MassDevelopment

Foxborough Charter’s $26.6 Million Addition Due in 2012

December 9, 2010 : The Boston Globe, by Christine Legere


Construction is underway on a $26.6 million building addition at Foxborough Regional Charter School that will add breathing room for its nearly 1,200 students and get them out of temporary modular space and into classrooms equipped with the latest gadgets.

Funded through a low-interest loan brokered by MassDevelopment, a quasi-public agency, the addition will include 27 classrooms, three science labs, new computer and language labs, a new double gym, renovated cafeteria and media center, centralized administration offices, and a new main entrance.

Middle and high school students at the charter school have been housed for five years in modular classrooms because the number of students has climbed steadily, said Heidi Berkowitz, director of outreach and development. Administrative offices are also in a modular building. But by the spring of 2012, the modular facilities will come down and the new classrooms will be ready to open.

Foxborough Regional Charter School, founded in 1998 for some 562 kindergarten through Grade 8 students, now serves 1,183 children in grades K-12 from 20 communities across Southeastern Massachusetts. Those include Attleboro, Avon, Brockton, Canton, Easton, Foxborough, Mansfield, Medfield, Medway, Millis, Norfolk, North Attleborough, Norton, Norwood, Plainville, Sharon, Stoughton, Walpole, West Bridgewater, and Wrentham.

The school’s reputation as an outstanding college-prep school has resulted in a waiting list of more than 1,200 students, Berkowitz said. Perhaps its most impressive statistic is that 100 percent of its graduating seniors last summer were headed for two- or four-year colleges.

“We have a rigorous academic program focusing on world language study, civic involvement and student leadership, and community service,” Berkowitz said. “We start teaching Spanish in kindergarten and it is a requirement through grade 12. Many of our students test out of college Spanish. All our core academic subjects are rigorous.”

Students don’t wear uniforms at the charter school but must adhere to a strict dress code limited to the school colors of navy blue, tan, and white. Jeans, T-shirts, “unnaturally colored” hair, flip-flops, or piercings other than in ears are all on a long list of prohibited items.

Executive director Mark Logan said the entire campus is excited about the building project.

“This expansion project supports our ability to strengthen an already outstanding academic, service, and leadership program for our students,” Logan said. He credits MassDevelopment for securing a funding source at a low interest rate so the project could move forward.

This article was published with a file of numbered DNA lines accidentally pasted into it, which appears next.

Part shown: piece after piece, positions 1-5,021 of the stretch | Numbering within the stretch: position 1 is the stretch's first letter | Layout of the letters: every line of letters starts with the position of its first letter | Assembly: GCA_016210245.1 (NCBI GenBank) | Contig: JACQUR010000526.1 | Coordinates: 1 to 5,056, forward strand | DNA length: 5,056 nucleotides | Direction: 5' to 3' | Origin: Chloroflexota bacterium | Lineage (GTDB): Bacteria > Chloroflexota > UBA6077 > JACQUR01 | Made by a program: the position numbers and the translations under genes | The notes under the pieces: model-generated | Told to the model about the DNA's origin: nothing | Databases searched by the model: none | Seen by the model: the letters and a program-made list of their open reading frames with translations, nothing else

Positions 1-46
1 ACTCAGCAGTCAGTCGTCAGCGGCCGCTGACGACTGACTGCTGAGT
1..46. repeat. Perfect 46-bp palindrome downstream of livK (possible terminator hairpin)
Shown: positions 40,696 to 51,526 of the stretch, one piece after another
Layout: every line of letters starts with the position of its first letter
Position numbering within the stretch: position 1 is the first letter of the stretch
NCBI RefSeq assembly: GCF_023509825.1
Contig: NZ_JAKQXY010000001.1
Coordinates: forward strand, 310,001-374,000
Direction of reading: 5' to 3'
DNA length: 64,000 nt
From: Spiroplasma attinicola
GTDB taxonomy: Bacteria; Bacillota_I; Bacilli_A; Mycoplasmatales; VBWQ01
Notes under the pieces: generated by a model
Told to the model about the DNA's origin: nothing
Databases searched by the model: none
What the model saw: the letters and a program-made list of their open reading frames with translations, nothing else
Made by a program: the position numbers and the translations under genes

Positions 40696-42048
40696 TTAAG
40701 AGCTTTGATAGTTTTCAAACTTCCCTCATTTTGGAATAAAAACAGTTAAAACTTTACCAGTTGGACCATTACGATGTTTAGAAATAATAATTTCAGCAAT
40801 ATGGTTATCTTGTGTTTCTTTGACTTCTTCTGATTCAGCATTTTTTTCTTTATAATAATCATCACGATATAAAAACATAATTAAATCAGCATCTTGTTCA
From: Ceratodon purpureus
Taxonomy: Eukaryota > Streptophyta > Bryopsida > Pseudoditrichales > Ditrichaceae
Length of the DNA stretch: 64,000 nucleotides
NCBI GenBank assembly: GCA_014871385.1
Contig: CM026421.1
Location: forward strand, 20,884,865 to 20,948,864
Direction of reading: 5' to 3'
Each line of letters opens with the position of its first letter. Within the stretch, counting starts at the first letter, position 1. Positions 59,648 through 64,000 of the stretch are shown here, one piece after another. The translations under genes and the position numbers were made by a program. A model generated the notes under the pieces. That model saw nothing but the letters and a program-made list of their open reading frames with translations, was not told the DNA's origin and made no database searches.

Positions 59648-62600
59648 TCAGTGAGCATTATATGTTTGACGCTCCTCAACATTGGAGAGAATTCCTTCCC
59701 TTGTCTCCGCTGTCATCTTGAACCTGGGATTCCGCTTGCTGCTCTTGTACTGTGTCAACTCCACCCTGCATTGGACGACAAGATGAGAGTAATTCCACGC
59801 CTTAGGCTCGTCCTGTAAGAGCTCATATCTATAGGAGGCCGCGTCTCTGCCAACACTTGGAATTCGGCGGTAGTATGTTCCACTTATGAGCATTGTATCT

Spokeswoman Kelsey Abbruzzese said it’s the development agency’s job to work with businesses, financial institutions, and communities to stimulate economic growth. “Our organization provides a tax-exempt status for the investor,” she said. “Because investors don’t have to pay taxes on the bonds, they can provide low interest rates.”

She said she cannot disclose the interest rate on the Foxborough school's $26.6 million bond. “With the new addition, the Foxborough Regional Charter School will have better resources for its students,” she said. “We’re happy we can help.”

School officials said the goal of the expansion is not to increase the student body, since it is capped by the state Department of Elementary and Secondary Education at 1,200. The goal, according to information sent to students’ families, is to provide a more suitable learning environment for students and increase the school’s ability to expand academic and extracurricular offerings.

Authorized by the state Education Reform Act of 1993, charter schools are independent public schools that operate under five-year charters granted by the state’s Board of Education. Once the state awards a charter, the new charter school organizes around a core mission, curriculum, theme, or teaching method. In return for a substantial amount of freedom, the school must demonstrate good results within five years or lose its charter.

Attendance at charter schools is tuition-free, just as at public schools. The money to support the schools comes out of the school budgets of the districts whose students attend them. The per-pupil amount for each charter attendee is sent by the district to the charter school. There are 63 charter schools in Massachusetts, and Foxborough Regional Charter School is one of the five largest, said Department of Elementary and Secondary Education spokesman J.C. Considine.

Considine said a law enacted last January allowed for some expansion in the charter schools in districts of the greatest need. Several applications for new or expanding schools have been submitted to the state.

“Right now we have 27,000 students in charter schools across Massachusetts and about 26,000 now on waiting lists,” Considine said.

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